Samuel Bickel

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Microorganisms are tiny and their ranges of active dispersal in soil are very limited. But they are everywhere and very numerous. Especially in terrestrial environments they provide crucial functions in maintaining ecosystem stability. For example the turnover of nutrients in soil is greatly attributed to the activity of billions of cells consisting of many different species co-existing in this heterogeneous environment. However, direct observation of their life is scarce and remains in the shadows of opaque soil components. How the physical soil structure together with nutrient and hydration conditions affects microbial life is among my main research interests because understanding this microenvironment provides insights in the conditions enabling the early onset of terrestrial life and can teach us how to sustain life on this planet.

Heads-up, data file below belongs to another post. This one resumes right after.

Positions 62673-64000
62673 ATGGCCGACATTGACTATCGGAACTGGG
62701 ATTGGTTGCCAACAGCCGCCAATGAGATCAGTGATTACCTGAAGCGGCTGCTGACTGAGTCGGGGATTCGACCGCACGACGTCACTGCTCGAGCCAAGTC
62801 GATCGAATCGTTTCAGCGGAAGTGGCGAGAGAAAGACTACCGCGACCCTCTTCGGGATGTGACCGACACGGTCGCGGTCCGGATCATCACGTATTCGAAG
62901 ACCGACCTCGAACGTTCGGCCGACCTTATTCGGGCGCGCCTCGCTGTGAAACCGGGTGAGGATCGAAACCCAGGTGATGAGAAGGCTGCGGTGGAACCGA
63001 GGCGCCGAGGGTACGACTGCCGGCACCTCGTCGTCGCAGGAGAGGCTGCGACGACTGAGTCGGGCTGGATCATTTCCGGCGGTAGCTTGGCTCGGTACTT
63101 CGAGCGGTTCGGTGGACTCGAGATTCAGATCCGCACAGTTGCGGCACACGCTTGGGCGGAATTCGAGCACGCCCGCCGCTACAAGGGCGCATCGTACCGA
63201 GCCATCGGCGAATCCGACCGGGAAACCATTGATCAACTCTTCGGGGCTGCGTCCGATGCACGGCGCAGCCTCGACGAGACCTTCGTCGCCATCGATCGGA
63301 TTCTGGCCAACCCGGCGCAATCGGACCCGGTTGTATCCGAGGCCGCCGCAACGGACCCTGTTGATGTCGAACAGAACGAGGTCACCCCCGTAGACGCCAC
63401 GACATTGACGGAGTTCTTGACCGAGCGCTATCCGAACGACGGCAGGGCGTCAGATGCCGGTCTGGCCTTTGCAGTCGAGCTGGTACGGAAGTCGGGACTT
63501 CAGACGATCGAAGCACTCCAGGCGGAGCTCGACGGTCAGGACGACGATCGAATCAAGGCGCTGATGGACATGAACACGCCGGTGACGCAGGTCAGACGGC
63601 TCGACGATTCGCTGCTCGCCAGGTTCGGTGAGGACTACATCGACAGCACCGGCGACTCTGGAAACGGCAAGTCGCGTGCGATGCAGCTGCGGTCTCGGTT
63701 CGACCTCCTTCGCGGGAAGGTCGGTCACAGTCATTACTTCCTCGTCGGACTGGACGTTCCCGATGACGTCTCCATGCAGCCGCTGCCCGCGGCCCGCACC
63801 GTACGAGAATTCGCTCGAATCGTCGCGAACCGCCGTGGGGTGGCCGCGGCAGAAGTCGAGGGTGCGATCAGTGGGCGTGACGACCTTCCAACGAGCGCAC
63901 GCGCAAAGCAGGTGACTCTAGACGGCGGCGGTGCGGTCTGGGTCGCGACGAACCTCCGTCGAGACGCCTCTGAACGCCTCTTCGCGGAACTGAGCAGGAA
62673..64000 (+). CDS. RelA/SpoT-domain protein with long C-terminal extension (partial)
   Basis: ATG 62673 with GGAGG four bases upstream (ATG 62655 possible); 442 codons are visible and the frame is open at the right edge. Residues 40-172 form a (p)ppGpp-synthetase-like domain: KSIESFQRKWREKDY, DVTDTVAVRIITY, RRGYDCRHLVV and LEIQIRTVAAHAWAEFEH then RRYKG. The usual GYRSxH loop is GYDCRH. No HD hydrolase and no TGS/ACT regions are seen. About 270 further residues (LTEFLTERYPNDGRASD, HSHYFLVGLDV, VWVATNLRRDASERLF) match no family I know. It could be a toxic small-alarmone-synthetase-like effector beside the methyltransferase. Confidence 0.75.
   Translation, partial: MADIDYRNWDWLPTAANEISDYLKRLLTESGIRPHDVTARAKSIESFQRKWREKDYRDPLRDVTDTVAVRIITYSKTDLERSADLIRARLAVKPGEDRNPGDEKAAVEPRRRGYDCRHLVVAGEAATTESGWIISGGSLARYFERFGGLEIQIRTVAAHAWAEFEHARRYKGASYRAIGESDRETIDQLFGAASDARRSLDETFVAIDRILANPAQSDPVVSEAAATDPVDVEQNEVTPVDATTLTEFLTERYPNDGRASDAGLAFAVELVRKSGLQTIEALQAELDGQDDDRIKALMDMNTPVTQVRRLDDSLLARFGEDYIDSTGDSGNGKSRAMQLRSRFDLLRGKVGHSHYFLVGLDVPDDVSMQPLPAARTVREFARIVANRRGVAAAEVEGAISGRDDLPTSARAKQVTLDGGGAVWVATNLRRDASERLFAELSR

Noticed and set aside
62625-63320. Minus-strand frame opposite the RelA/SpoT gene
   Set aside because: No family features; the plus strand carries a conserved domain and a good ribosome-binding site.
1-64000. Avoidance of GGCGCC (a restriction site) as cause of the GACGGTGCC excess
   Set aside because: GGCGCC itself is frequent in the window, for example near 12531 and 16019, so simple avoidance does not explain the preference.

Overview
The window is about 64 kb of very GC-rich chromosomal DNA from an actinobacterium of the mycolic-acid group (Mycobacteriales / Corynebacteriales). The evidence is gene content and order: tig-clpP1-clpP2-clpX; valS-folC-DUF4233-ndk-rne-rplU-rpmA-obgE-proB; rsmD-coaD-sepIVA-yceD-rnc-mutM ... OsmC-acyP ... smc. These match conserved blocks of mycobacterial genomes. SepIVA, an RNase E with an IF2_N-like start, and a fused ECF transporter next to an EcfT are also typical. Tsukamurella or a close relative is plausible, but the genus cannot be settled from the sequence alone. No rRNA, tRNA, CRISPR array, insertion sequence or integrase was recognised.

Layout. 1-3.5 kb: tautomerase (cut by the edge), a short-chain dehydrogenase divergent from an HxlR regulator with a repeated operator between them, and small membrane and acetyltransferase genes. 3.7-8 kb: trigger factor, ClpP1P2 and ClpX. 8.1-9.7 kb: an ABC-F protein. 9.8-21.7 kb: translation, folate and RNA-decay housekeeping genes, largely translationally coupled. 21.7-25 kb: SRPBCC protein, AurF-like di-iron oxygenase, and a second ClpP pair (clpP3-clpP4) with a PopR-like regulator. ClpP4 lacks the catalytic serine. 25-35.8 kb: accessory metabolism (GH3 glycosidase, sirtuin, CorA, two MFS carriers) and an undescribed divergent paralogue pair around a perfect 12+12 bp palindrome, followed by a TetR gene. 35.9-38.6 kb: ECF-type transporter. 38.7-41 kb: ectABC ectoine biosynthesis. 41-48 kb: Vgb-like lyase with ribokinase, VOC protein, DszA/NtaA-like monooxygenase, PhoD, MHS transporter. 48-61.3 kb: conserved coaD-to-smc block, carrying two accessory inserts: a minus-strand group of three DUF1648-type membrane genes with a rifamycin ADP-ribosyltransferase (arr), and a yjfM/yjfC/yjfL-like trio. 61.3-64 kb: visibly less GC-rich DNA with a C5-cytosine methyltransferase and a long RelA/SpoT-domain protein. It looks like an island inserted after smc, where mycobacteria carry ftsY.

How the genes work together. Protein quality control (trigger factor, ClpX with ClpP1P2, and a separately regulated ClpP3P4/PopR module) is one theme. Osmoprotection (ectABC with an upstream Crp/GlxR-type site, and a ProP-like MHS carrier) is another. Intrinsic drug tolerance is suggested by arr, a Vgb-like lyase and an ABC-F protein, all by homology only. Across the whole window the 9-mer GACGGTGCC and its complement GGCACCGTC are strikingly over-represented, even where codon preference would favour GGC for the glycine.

Since microorganisms are not isolated in space, they interact and change their environment. Similar to ourselves they are able to build structures (consisting of extracellular polymeric substances instead of concrete) and hereby modify their environment. I am further interested in the spatial and temporal persistency of aforementioned structures and the factors shaping such microbial "settelments".


ETH Zurich

I. f. Biogeochemie/Schadstoffdyn.

Samuel Bickel

CHN E 37.2

Universitätstrasse 16

8092 Zürich


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Fri Jun 23 15:52:47 CEST 2017
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